I have a very poignant memory of Rav Aharon Lichtenstein, a great rabbinic leader of modern Orthodoxy, who passed away today in Israel. I had the privilege of studying with Rav Lichtenstein for a brief period in Jerusalem as part of my rabbinical school studies, but my favorite memory of him came from an occurrence a few years earlier.
I was an undergraduate at Yeshiva University in Manhattan. Late one night, there was a bomb threat and our dorm was evacuated. Scores of young men poured out onto the cold street of Washington Heights in their pajamas. We were told it would be several hours until we could return to our rooms while the police investigated the threat.
We decided to go across the street to the beit midrash, the study hall, which was open all night as a place to study religious texts. There, seated at a table, was Rav Aharon Lichtenstein in a suit and tie, engrossed in learning a Talmudic text. He was in New York to interview prospective students for his yeshiva in Israel and to visit with his father-in-law, Rabbi Joseph B. Soloveitchik.
The room filled up with the dorm evacuees, and, despite our sleeping attire, we began to study in pairs and small groups. Noticing Rav Lichtenstein, one of my classmates suggested that someone ask Rav Aharon if he would give a lecture to those of us assembled in the beit midrash.
The opportunity in those wee hours of the morning to hear from one of our most respected sages was too compelling to forgo. As a leader of student government, I decided I would approach Rav Aharon with the request. Nervously, I asked him if he would share some Torah with us, and he humbly agreed. He proceeded to give a comprehensive lecture on “pikuach nefesh,” the halachik principle that the obligation to save a life pushes aside most other commandments, such as those that govern Shabbat rest.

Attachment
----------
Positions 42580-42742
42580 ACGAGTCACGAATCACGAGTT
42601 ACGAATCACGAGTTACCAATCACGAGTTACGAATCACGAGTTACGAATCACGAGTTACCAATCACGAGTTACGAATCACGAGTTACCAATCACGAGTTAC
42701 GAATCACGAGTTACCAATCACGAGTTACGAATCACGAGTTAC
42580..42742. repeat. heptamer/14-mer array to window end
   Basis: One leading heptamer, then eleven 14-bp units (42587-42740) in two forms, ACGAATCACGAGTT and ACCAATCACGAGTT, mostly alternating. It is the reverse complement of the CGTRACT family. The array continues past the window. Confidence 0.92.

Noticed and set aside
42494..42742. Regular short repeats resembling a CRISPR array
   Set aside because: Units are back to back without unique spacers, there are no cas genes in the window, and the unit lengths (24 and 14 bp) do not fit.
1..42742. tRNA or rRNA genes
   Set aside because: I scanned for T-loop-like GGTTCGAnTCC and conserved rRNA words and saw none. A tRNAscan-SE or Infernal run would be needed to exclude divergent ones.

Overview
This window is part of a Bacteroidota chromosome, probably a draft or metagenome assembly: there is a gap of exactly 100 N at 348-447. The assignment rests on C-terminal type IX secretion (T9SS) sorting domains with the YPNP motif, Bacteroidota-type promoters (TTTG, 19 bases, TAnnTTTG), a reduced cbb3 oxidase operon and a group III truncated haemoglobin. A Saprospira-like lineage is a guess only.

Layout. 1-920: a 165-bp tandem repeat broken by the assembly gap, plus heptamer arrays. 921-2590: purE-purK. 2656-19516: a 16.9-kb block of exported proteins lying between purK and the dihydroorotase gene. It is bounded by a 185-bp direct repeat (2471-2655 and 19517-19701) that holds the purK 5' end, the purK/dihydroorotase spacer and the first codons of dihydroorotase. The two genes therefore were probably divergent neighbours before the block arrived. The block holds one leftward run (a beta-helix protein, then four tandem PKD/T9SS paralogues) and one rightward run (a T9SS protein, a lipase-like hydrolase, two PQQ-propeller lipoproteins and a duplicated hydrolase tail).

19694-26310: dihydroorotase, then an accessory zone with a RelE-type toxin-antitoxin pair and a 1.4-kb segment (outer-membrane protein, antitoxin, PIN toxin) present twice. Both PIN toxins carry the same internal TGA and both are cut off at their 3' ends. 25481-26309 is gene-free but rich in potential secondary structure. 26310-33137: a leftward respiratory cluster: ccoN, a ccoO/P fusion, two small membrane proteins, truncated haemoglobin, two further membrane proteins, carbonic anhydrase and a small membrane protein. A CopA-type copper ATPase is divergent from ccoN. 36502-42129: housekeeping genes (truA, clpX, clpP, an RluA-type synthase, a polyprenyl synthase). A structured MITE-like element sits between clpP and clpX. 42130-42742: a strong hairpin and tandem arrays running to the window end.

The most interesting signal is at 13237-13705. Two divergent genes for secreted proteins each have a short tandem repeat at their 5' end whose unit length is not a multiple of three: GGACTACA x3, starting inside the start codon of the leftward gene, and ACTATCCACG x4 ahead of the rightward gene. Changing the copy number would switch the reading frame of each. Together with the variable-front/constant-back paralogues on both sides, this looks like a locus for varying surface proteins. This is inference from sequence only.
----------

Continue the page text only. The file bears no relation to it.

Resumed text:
We sat in awe of his erudition, articulateness and ability to connect religious ideas to our particular situation. Looking around the room, it was a most peculiar, but memorable, scene. The large hall filled with men in pajamas listening to a serious explication of subtle legal concepts from a master of the Talmudic dialectic. The image is seared in my memory, and it symbolized for me the powerful pilot light of Torah learning, that at any moment can burst into flame capable of producing penetrating warmth and light.
Rav Aharon was himself a symbol of our desire to integrate Torah learning with the study of the humanities, especially literature and philosophy. We pored over his essay “Does Jewish Tradition Recognize an Ethic Independent of Halacha?” in which he quotes, among many others, Saul Lieberman, Benjamin Whichcote, Alfred North Whitehead and the Hazon Ish.
A footnote in that essay represents for me Rav Aharon’s unique synthesis of Torah and western culture. In quoting the Maggid Mishneh, a 14th-century commentary on Maimonides legal code, the Mishneh Torah, Rav Aharon wrote a footnote to the word “hasidut.” “I know no satisfactory English equivalent for the term. It suggests a blend of spiritual elevation and refinement with scrupulousness and pietism. Perhaps ‘saintliness’ comes closest, though more in the Jamesian than in the popular sense, of total selflessness or other-worldliness, but that too, has too ethereal a ring.”
May the memory of his profound intellectual creativity and self-effacing hasidut be a source of blessing for his family, students, colleagues and the entire Jewish people.